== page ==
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Anthrax letter potent enough to kill 1 lakh

Washington, November 26
An anthrax-spiked letter mailed to US Senator Patrick Leahy was so lethal that it could have killed 100,000 persons had it been opened, the Vermont legislator said on US television.

“It is so powerful that we’re having a hard time figuring out how to open it and still preserve the evidence,” said Mr Leahy, on NBC’s “Meet the Press” programme yesterday. AFP
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Protests over human embryo cloning
Cloning only for ‘lifesaving therapies’

Boston, November 26
Swift protests have been voiced by political and religious leaders against reported cloning of the first human embryo, though aimed at aiding stem cells research to treat a wide range of diseases, as they view it as a step towards cloning human beings.

Several states, including California, have banned human cloning, and Congress is considering such a ban. But company officials insisted their work is the first step in providing hope for people with spinal injuries, heart diseases and other ailments.

But the Washington DC-based National Right to Life Committee wasted little time yesterday denouncing the announcement.

“This corporation is creating human embryos for the sole purpose of killing them and harvesting their cells,” said the group’s legislative director Douglas Johnson. “Unless Congress acts quickly, this corporation and others will be opening human embryo farms.”

WASHINGTON: The White House has reiterated US President George W. Bush’s “100 per cent” opposition to human cloning in response to a medical breakthrough announced by a Massachusetts-based team of researchers.

The President has “made it clear 100 per cent that he is opposed to any type of human cloning,” White House spokeswoman Jennifer Millerwise said yesterday.

Advanced Cell Technology (ACT) announced it had effectively cloned early-stage embryos with somatic nuclear cell transfers and, separately, had created preimplanted embryos from unfertilised eggs, which could eliminate one step in the cloning process.

ACT chief executive officer Dr Michael West, insisted that any research to create cloned embryos would be applied to therapies using stem cell technology to cure and treat life-threatening illness.

“We are just trying to help people who are sick,” Dr West said. “We’re not talking about a little embryo with hands and feet. We’re talking about a cluster of cells.”

Lawmakers were unconvinced - worried about the possible ramifications of such scientific breakthroughs.

ACT said it hoped the experiment would lead to tailored treatments for diseases ranging from Parkinson’s to juvenile diabetes.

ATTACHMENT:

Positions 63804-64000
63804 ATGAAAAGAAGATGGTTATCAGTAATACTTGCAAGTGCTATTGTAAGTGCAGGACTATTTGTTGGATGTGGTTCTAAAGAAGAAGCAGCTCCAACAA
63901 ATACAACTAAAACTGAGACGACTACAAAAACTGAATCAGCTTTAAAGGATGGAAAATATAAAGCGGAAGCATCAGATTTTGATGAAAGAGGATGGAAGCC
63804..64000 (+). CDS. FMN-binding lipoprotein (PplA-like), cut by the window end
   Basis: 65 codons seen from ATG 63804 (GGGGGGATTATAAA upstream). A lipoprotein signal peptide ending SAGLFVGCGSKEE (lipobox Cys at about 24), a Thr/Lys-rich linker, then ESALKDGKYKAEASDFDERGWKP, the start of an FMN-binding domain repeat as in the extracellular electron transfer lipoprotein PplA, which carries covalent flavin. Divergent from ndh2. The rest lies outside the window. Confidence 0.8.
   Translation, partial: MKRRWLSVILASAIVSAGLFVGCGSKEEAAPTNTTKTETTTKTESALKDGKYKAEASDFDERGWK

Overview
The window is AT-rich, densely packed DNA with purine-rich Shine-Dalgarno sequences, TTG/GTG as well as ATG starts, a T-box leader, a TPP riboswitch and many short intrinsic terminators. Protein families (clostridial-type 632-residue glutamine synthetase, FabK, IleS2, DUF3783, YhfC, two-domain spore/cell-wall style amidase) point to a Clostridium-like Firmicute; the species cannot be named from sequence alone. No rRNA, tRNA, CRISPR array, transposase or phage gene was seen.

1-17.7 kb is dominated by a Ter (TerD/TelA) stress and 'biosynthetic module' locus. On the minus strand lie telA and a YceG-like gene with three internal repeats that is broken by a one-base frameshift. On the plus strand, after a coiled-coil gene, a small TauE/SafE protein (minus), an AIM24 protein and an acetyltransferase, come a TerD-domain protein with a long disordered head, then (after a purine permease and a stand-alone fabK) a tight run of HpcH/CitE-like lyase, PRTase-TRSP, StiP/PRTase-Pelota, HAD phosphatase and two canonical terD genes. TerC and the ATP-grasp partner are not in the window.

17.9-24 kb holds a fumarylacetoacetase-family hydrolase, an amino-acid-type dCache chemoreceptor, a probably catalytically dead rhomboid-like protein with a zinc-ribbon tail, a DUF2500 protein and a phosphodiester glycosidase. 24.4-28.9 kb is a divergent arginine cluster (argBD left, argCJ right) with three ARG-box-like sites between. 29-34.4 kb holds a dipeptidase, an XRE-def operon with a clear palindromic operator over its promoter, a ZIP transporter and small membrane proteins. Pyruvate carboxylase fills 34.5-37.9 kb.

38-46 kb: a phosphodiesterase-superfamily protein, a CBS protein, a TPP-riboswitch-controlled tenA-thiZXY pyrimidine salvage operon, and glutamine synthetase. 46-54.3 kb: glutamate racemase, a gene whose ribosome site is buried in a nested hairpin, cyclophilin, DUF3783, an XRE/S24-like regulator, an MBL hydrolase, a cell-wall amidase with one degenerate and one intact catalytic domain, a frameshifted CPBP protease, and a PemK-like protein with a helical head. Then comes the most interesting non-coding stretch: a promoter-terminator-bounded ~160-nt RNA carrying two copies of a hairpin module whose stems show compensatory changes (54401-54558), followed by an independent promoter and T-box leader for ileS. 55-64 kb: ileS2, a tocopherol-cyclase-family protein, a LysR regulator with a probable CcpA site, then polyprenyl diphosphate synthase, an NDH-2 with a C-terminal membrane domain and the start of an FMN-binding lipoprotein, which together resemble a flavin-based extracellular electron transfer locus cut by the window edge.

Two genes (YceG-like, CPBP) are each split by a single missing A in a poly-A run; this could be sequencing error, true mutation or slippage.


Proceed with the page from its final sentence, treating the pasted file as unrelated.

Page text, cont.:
ROME: The announcement of the cloning of the first human embryos provoked angry reactions across Italy and inside the Vatican today.

Defining it as “shocking’’ and “dangerous’’, newspapers printed the news on their front pages, along with critical comments and fiery editorials. AP, AFP, Reuters
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Atrocities heaped on B’desh Hindu women

Dhaka, November 26
Be it minor girls of eight years or women of 70, none have escaped sexual violence as atrocities against the minorities continue in the Muslim-majority Bangladesh, Hindu leaders allege.

Local newspapers are flooded with stories about atrocities heaped on the minority Hindu community that some reports say began even before the October 1 election in which a four-party alliance led by Khaleda Zia’s Bangladesh Nationalist Party (BNP) came to power.

They say atrocities — beating, killing, torching homes, looting, shaving heads, sexual violence — still rage in Bangladesh, despite the BNP-led government’s express orders to bring the culprits to book.

“Arrest immediately whoever might be the terrorists,” Mr Abdul Mannan Bhuyian, Local Government, Rural Development and Cooperatives Minister, had said.

Mr Bhuyian, also BNP secretary, alleged that a conspiracy to malign Prime Minister Zia’s government was behind the attacks on minorities and urged party activists to support Hindus.

Mr Chowdhury had initially said local media reports were exaggerated, but later admitted there were some cases of torture.

During Bangladesh’s nine-month war of independence in 1971, over 250,000 women fell victim to Pakistani forces.

Mr Brajesh Mishra, special envoy of Indian Prime Minister Atal Behari Vajpayee, raised the issue with Mrs Zia during his visit to Bangladesh last month, Indian High Commission officials here said. IANS
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Suicide bombing in Gaza

Gaza, November 26
A Palestinian suicide bomber today blew himself up in a terminal at the Erez crossing between Israel and the Gaza Strip, wounding at least two soldiers, an army spokesman said. Reuters